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Gallardo looks ready; Braddock not so much

Yovani Gallardo put together another quality Spring Training start on Wednesday, holding the Mariners to one run on three hits in 4 2/3 innings before reaching his limit at 74 pitches. In four games, he’s held opponents to four runs in 13 1/3 innings. 

“My command was a little bit off today, but I made some pitches whenever I needed to,” he said. “They battled, fouled off a bunch of pitches and my pitch count got up there.
“I feel good. The spring is going very well, and the last couple of starts you try to put everything into it.”
He was in the middle of an exiting moment in the bottom of the third inning, when Mariners outfielder Milton Bradley was called out on strikes by plate umpire Mark Buchanan. Bradley had some words on his way back to the dugout and was ejected. 
Did he have a beef with Buchanan?
“From my side, it was a pretty good pitch,” Gallardo said. “Especially on 3-2, I had to make a good pitch and I was able to do that down and away. It was close. I think it was a strike.”
Gallardo is scheduled for three more starts before his Opening Day assignment on March 31.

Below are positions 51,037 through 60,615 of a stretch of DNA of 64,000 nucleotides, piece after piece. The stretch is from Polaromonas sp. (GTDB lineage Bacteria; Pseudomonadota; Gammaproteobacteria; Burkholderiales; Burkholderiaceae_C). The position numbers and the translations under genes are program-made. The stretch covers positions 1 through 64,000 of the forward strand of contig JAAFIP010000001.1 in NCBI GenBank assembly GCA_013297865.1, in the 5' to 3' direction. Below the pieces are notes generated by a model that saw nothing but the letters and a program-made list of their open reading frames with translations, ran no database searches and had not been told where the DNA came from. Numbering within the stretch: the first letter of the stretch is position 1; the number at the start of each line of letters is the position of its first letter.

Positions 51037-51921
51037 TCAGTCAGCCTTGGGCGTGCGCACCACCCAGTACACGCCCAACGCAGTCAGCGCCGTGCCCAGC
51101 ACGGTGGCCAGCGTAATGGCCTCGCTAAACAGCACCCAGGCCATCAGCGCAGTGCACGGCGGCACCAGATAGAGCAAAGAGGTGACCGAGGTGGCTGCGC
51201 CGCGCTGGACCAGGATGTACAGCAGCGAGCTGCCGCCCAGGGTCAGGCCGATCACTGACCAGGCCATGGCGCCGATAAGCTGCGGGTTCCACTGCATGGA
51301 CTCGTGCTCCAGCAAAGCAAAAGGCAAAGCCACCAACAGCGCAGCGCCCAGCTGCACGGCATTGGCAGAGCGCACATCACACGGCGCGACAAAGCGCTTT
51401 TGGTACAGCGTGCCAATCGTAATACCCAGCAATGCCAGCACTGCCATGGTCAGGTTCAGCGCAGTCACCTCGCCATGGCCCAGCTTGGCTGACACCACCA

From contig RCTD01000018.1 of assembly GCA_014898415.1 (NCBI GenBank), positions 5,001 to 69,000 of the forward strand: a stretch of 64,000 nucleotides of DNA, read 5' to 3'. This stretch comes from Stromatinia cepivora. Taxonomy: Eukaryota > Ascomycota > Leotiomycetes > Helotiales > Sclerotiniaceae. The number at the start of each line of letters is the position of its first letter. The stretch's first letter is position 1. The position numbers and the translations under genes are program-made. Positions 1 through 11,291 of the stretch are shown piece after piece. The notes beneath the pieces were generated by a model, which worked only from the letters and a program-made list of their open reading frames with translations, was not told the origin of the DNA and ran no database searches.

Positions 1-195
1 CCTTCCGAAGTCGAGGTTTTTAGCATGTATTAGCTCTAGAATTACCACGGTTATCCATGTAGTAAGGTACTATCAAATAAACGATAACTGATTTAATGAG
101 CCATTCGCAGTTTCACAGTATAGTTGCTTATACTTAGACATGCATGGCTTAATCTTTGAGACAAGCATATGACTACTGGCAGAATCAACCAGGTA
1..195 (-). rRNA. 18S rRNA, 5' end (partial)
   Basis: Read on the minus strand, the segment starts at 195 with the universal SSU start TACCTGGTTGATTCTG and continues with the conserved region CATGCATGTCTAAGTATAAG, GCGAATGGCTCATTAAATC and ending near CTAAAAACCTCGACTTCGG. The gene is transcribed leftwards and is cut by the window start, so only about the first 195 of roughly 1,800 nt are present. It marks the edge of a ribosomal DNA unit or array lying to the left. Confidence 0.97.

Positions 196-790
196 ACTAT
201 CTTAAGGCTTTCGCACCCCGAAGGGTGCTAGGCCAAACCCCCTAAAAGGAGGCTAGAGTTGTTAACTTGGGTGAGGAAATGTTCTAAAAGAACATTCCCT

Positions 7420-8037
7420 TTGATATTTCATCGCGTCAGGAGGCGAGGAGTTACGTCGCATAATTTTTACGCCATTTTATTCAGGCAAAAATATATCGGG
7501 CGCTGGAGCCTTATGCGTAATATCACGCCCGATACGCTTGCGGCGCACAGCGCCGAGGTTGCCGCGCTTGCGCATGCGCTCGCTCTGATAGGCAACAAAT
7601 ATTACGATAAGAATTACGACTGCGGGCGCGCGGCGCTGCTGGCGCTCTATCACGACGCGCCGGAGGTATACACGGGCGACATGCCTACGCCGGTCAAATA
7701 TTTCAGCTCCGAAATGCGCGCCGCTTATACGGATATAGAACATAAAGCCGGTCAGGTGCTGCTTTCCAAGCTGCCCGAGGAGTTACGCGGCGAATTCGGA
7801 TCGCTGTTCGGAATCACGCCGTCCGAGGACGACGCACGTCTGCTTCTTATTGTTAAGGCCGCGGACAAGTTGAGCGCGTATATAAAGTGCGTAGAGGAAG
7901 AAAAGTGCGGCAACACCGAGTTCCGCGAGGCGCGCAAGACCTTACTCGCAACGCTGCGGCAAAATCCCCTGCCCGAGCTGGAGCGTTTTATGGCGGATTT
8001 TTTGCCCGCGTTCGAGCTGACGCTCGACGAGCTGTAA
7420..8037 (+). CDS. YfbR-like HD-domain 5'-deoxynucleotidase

He appears ready for the season, but it’s tough say the same for left-handed reliever Zach Braddock, who was such an important part of the Brewers’ bullpen in 2010. He worked the seventh inning, and surrendered a single to Franklin Gutierrez, hit Jack Wilson with a pitch and then served-up a three-run home run to Brendan Ryan that tied the game at 4. 
Two days earlier, Braddock walked a batter, hit another and surrendered a two-run homer to left-handed-hitting Giants first baseman Aubrey Huff. His velocity has been down this spring, and you wonder if Braddock, who has all of his Minor League options remaining, isn’t opening a door for somebody like lefty specialist Mitch Stetter. 
Here’s what manager Ron Roenicke had to say on that topic:
“If you know that, ‘Hey this is what we’ve told you to do,’ then fine, but I don’t think Rick [Kranitz, the pitching coach] has necessarily said that,” Roenicke said. “He’s working on some things, no doubt, but he still needs to pitch and get people out.”